you Google “18 month old not talking”, you will find thousands of posts by concerned parents seeking advice about their late-talking toddler. Many of these parents, whose child seems to be developing normally in every other way, say that they are told not to worry, that someone in the family “didn’t talk until they were 3” or that “boys talk late”. Other parents say that their doctor has told them to wait until their child is at least two before seeking help. Often, parents’ gut instinct is to seek help, but others tell them to “wait and see”. After all, wasn’t Einstein late to talk? This can be a very confusing situation for parents who want to do the best for their child.
The “wait-and-see” approach to children who talk late is a result of misconceptions about typical language development. “All children develop at their own pace” is another common phrase parents come across when looking for an explanation for a child’s delayed development. While children do develop at their own pace to some extent, we know that there are certain milestones which should be reached by a specific age. When they are not reached, this becomes cause for concern. While some children seem to catch up on their own, others do not.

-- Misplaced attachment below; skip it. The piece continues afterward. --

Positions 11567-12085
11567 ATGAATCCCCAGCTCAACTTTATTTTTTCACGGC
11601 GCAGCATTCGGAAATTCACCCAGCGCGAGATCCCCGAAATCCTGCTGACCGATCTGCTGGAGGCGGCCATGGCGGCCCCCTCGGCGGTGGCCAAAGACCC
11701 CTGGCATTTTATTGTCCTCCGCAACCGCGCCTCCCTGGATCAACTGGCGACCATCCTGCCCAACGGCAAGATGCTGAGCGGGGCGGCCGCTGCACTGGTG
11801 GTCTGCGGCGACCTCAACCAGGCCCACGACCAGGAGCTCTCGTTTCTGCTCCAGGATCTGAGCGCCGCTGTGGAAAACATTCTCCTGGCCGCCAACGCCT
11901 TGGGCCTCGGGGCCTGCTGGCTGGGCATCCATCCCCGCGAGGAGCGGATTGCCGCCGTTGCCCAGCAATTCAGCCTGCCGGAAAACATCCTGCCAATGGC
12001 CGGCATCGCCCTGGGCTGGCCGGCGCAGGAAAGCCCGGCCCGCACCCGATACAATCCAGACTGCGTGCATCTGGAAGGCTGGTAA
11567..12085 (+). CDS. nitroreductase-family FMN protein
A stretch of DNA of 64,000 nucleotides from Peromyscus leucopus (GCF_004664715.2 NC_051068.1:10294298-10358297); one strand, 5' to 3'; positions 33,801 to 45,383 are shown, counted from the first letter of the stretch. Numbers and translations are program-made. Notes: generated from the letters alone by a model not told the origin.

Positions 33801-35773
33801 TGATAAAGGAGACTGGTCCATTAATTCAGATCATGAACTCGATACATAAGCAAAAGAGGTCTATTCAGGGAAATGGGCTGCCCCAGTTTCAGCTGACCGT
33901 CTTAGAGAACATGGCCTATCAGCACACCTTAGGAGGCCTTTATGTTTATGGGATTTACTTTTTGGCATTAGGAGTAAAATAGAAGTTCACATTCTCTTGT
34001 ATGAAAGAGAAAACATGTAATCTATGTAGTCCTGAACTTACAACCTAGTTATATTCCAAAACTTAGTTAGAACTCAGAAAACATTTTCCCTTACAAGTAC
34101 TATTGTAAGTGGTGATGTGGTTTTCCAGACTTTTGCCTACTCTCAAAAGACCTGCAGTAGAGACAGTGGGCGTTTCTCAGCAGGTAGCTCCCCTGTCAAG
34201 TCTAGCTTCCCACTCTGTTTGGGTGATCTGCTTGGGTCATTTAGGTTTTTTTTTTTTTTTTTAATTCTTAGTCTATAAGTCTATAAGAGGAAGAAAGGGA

Let’s look at what the research tells us about the children we call Late Talkers. Note that in this case, we are not talking about children with physical or developmental delays such as Cerebral Palsy, Down Syndrome or Autism, those with childhood apraxia (difficulty coordinating the muscles used to produce speech) or children with a specific difficulty with understanding and producing language, known as “language delay or disorder.”